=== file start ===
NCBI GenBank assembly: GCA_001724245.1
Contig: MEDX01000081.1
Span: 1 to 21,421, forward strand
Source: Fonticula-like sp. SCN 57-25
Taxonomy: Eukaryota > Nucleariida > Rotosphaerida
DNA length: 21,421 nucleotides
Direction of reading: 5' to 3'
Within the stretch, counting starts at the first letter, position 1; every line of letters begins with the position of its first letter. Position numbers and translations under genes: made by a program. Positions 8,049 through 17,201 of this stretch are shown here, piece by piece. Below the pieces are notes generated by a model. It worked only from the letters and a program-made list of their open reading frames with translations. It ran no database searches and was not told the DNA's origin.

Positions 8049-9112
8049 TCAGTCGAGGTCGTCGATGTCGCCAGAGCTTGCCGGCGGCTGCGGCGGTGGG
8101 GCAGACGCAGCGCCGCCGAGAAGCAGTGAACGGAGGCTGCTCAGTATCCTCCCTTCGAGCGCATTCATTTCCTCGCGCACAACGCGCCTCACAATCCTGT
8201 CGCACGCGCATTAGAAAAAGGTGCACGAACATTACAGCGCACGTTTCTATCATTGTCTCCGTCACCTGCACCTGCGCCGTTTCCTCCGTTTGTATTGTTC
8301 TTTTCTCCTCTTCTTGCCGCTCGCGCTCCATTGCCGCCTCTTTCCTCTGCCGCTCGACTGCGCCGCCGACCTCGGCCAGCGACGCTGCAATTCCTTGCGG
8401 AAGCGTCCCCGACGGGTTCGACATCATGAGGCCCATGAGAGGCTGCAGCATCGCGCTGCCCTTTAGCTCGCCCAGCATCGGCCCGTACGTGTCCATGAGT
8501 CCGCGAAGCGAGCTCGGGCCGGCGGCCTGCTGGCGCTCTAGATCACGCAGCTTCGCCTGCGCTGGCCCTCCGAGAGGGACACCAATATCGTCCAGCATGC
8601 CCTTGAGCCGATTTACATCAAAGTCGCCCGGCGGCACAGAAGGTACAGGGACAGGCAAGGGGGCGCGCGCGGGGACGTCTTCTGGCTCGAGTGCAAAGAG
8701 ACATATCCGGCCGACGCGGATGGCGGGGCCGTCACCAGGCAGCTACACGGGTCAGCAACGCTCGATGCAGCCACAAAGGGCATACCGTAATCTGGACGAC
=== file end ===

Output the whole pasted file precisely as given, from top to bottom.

NCBI GenBank assembly: GCA_001724245.1
Contig: MEDX01000081.1
Span: 1 to 21,421, forward strand
Source: Fonticula-like sp. SCN 57-25
Taxonomy: Eukaryota > Nucleariida > Rotosphaerida
DNA length: 21,421 nucleotides
Direction of reading: 5' to 3'
Within the stretch, counting starts at the first letter, position 1; every line of letters begins with the position of its first letter. Position numbers and translations under genes: made by a program. Positions 8,049 through 17,201 of this stretch are shown here, piece by piece. Below the pieces are notes generated by a model. It worked only from the letters and a program-made list of their open reading frames with translations. It ran no database searches and was not told the DNA's origin.

Positions 8049-9112
8049 TCAGTCGAGGTCGTCGATGTCGCCAGAGCTTGCCGGCGGCTGCGGCGGTGGG
8101 GCAGACGCAGCGCCGCCGAGAAGCAGTGAACGGAGGCTGCTCAGTATCCTCCCTTCGAGCGCATTCATTTCCTCGCGCACAACGCGCCTCACAATCCTGT
8201 CGCACGCGCATTAGAAAAAGGTGCACGAACATTACAGCGCACGTTTCTATCATTGTCTCCGTCACCTGCACCTGCGCCGTTTCCTCCGTTTGTATTGTTC
8301 TTTTCTCCTCTTCTTGCCGCTCGCGCTCCATTGCCGCCTCTTTCCTCTGCCGCTCGACTGCGCCGCCGACCTCGGCCAGCGACGCTGCAATTCCTTGCGG
8401 AAGCGTCCCCGACGGGTTCGACATCATGAGGCCCATGAGAGGCTGCAGCATCGCGCTGCCCTTTAGCTCGCCCAGCATCGGCCCGTACGTGTCCATGAGT
8501 CCGCGAAGCGAGCTCGGGCCGGCGGCCTGCTGGCGCTCTAGATCACGCAGCTTCGCCTGCGCTGGCCCTCCGAGAGGGACACCAATATCGTCCAGCATGC
8601 CCTTGAGCCGATTTACATCAAAGTCGCCCGGCGGCACAGAAGGTACAGGGACAGGCAAGGGGGCGCGCGCGGGGACGTCTTCTGGCTCGAGTGCAAAGAG
8701 ACATATCCGGCCGACGCGGATGGCGGGGCCGTCACCAGGCAGCTACACGGGTCAGCAACGCTCGATGCAGCCACAAAGGGCATACCGTAATCTGGACGAC